As the proposed resolution also empowers the High Commissioner’s office to investigate human rights violations and other crimes committed by the LTTE this provides a great opportunity to reestablish and strengthen the capacity of the Sri Lankan state to deal with problems of terrorism and to establish a framework to prevent the recurrence of the dismal situation which has prevailed during the last four decades. In this manner the proposed resolution also provides an opportunity for the Sri Lankan state to abandon the militaristic path that it has entered into after the suppression of the LTTE.
Demilitarisation is an unavoidable necessity for the normalization of the entire situation of the country as well as for reconciliation with the minorities.
The Asian Human Rights Commission calls upon the president of Sri Lanka and the government not to utilise the proposed resolution as a propaganda stunt for petty political ends. The position taken by the Sri Lankan president and expressed openly through the media that it is only the people through the electoral process that has the power to deal with any crimes that may have been committed, is an untenable position under international law. Sri Lanka, as a member of the United Nations and also a participant of the Human Rights Council is not entitled to challenge the very mandate of the United Nations and the Human Rights Council. Such challenges do not contribute to the betterment of the country but, in fact, lead to the isolation of Sri Lanka within the community of nations.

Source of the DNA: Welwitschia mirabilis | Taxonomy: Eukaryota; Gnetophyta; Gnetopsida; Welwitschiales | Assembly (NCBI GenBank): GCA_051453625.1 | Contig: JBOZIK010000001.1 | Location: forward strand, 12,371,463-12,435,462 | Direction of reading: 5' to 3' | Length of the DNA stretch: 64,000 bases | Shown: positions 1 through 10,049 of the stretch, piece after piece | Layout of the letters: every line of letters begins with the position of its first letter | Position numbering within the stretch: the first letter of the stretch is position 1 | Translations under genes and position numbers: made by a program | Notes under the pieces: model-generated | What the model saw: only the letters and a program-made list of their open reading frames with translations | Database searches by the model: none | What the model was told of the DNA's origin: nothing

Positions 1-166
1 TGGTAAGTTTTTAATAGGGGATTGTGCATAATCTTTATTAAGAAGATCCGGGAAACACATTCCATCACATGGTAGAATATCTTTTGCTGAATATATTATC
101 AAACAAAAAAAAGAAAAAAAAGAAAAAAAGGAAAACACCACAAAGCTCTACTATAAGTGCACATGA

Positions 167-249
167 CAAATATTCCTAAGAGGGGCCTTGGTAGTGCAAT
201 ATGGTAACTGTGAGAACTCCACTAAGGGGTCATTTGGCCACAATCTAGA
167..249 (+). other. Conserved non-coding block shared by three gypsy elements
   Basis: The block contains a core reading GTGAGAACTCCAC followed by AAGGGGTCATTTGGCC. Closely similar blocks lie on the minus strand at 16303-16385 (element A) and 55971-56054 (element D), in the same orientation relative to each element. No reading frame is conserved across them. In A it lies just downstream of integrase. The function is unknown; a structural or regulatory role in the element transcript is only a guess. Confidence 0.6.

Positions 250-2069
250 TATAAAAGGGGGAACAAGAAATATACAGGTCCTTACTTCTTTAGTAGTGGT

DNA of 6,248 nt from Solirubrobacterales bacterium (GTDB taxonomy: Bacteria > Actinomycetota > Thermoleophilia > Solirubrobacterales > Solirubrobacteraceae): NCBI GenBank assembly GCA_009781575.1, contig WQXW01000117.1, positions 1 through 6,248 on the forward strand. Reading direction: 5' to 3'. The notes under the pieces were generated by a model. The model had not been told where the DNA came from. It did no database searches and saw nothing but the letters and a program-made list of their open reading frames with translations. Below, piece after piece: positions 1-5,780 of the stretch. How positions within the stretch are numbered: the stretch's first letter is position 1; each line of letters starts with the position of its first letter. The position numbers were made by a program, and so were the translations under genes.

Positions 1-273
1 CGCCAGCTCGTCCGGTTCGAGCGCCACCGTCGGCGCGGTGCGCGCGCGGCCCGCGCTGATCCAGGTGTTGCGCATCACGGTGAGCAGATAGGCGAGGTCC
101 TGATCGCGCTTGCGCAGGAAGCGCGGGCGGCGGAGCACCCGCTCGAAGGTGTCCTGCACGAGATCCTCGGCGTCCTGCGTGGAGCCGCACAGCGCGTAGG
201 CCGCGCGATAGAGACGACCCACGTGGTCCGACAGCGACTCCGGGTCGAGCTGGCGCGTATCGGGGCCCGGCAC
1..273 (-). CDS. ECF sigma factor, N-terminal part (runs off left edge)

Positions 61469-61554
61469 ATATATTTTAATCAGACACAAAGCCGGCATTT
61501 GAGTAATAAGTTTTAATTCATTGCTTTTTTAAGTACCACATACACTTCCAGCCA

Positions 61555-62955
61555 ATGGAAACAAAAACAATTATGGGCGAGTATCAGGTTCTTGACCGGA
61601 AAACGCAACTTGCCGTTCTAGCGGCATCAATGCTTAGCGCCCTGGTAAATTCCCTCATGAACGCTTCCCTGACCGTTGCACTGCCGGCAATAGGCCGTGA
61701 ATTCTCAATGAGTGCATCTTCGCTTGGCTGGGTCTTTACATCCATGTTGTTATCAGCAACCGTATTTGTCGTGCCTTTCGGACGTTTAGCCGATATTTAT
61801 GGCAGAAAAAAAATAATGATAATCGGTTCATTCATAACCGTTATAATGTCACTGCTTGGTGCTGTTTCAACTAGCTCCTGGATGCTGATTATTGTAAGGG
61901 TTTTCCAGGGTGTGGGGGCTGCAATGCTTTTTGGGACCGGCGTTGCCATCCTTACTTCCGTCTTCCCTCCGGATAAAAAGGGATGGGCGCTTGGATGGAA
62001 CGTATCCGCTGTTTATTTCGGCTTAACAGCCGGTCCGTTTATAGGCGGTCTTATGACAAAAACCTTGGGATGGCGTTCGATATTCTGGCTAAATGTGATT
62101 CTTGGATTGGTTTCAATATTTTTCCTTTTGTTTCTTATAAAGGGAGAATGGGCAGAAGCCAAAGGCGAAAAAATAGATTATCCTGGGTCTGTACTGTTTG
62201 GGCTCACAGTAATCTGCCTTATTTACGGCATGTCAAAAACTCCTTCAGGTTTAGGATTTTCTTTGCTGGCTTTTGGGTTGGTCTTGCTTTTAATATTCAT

We especially call upon the Sri Lankan government not to use its security forces, particularly the Terrorism Investigation Division and intelligence services with a view to harass and intimidate victims of human rights abuses who seek justice and human rights defenders, journalists and others who are playing their role to ensure protection for the people.
We call upon the Sri Lankan government to release Ms. Balendran Jayakumari and her 13-year-old daughter, Vithuskaini, Ruki Fernando and Rev. Praveen as there is no justifiable reason to arrest or detain them.
We call upon the High Commissioner for Human Rights to pay special attention during this time of the debate on the proposed resolution, and thereafter, to take all measures within her mandate to ensure protection for victims of human rights abuse by the government as well as the LTTE so as to avoid their harassment and intimidation. This must also include the protection of human rights defenders, journalists and all other persons who want to contribute to justice and reconciliation in Sri Lanka.
We also call upon all civil society organisations throughout the world and media organisations to be on special alert on behalf of the victims of human rights abuses, human rights defenders, journalists and others on this special occasion and in the immediate period thereafter.
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About AHRC: The Asian Human Rights Commission is a regional non-governmental organisation that monitors human rights in Asia, documents violations and advocates for justice and institutional reform to ensure the protection and promotion of these rights. The Hong Kong-based group was founded in 1984.